One in eight American women and one in 1,000 American men will develop breast cancer at some point in their lives. It’s estimated that more than 2 million people are diagnosed with breast cancer and fight for their lives each year.
Breast cancer is difficult to face alone — for both patients and their loved ones. To help in the battle, there are a number of local resources and support groups.
- Reach to Recovery by the American Cancer Society — Meets at American Cancer Society, South Middlesex Unit (43 Nagog Part, Ste 110, Acton).
- Volunteers here are trained to provide support and up-to-date treatment information for individuals recently diagnosed with breast cancer, experiencing a recurrence, those who have undergone treatment and others.
- Breast Cancer Support Group — Meets at Vernon Cancer Center at Newton-Wellesley Hospital (2014 Washington Street, Newton).
- This program is for women recently diagnosed with breast cancer.
- Meets on the 1st and 3rd Tuesdays of the month from 1:30 p.m.-3 p.m.
- Breast Cancer Support Group — Meets at Metrowest Medical Center (99 Lincoln Street, Framingham).
- This group focuses on helping women in all stages of diagnosis and treatment for breast cancer.
- Meets on the 3rd Thursday of each month from 7 p.m.-8:30 p.m.
“Support groups are really beneficial,” says Dr. Debra Somers Copit, director of breast imaging at Albert Einstein Medical Center, and a member of the medical advisory board for Living Beyond Breast Cancer.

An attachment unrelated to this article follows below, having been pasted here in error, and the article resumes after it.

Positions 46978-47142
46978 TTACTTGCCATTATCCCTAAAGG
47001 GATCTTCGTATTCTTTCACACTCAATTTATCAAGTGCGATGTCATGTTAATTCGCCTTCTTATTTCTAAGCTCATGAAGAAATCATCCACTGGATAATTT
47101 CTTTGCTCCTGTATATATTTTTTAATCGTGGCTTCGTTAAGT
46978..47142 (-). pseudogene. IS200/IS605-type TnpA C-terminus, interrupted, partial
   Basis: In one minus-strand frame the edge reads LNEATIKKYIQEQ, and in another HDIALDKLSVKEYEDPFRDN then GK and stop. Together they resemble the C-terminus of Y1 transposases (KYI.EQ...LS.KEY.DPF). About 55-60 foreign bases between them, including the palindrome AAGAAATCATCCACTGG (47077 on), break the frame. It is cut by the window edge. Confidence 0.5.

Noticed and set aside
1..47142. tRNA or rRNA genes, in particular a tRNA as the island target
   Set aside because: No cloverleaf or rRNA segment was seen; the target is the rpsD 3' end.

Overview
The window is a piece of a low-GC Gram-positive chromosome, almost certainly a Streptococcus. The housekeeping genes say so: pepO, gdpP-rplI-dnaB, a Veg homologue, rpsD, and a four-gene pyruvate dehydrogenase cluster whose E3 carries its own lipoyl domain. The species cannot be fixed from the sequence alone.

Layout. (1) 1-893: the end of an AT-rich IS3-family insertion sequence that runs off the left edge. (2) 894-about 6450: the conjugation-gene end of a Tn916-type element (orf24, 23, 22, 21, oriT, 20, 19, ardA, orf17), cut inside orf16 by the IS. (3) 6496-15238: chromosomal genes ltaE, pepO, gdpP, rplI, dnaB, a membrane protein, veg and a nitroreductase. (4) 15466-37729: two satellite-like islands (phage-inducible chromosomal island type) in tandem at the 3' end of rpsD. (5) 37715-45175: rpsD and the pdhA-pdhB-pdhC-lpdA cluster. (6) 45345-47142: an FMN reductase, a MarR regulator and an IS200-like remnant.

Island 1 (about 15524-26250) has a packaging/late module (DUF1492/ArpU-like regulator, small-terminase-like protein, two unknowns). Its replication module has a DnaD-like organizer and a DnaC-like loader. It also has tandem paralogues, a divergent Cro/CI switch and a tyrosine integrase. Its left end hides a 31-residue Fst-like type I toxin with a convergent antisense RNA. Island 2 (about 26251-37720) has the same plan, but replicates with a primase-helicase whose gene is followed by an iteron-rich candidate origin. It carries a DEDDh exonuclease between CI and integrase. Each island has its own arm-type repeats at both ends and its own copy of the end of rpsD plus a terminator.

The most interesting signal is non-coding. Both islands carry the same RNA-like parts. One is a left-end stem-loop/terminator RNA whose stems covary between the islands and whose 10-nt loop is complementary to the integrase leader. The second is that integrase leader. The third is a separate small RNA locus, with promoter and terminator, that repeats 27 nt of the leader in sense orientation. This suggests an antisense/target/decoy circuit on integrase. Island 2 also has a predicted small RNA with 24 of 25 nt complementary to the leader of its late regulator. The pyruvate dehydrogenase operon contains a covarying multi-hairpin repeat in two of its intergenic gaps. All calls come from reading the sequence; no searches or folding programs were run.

“When patients are told they’re sick, it can be an out-of-body experience and they aren’t taking in everything the doctor is saying. It can be helpful to have someone to turn to and learn from who has gone through the same thing,” says Copit, who is a breast cancer survivor herself.
Not only do groups offer emotional support, but being a part of a support group can actually help patients feel less depressed and can help to reduce physical pain, according to a 2001 study published in The New England Journal of Medicine.
Patients who aren’t big fans of group settings but still want to reap the benefits can turn to technology. It’s hard to duplicate in-person support groups on the Web, but the recently launched breast cancer specific social networking platform, MyBreastCancerTeam comes close.
The site and mobile app caters to breast cancer survivors, and women who have been recently diagnosed. Users can find suggestions for doctors and find similar users based on location, diagnosis and age. Members also have access to a peer-driven Q&A section where they can read and write posts.
While a web platform may be useful for some, Copit worries that online forums can sometimes trigger the spread of misinformation. She suggests that patients who can’t make it to an in-person support group try calling a phone line.
Living Beyond Breast Cancer has a confidential survivors’ helpline that connects patients with others of similar background, going through similar situation. Call (888) 753-LBBC (5222) for more information.
TELL US: Do you know of any breast cancer support groups in the community? How have they helped you?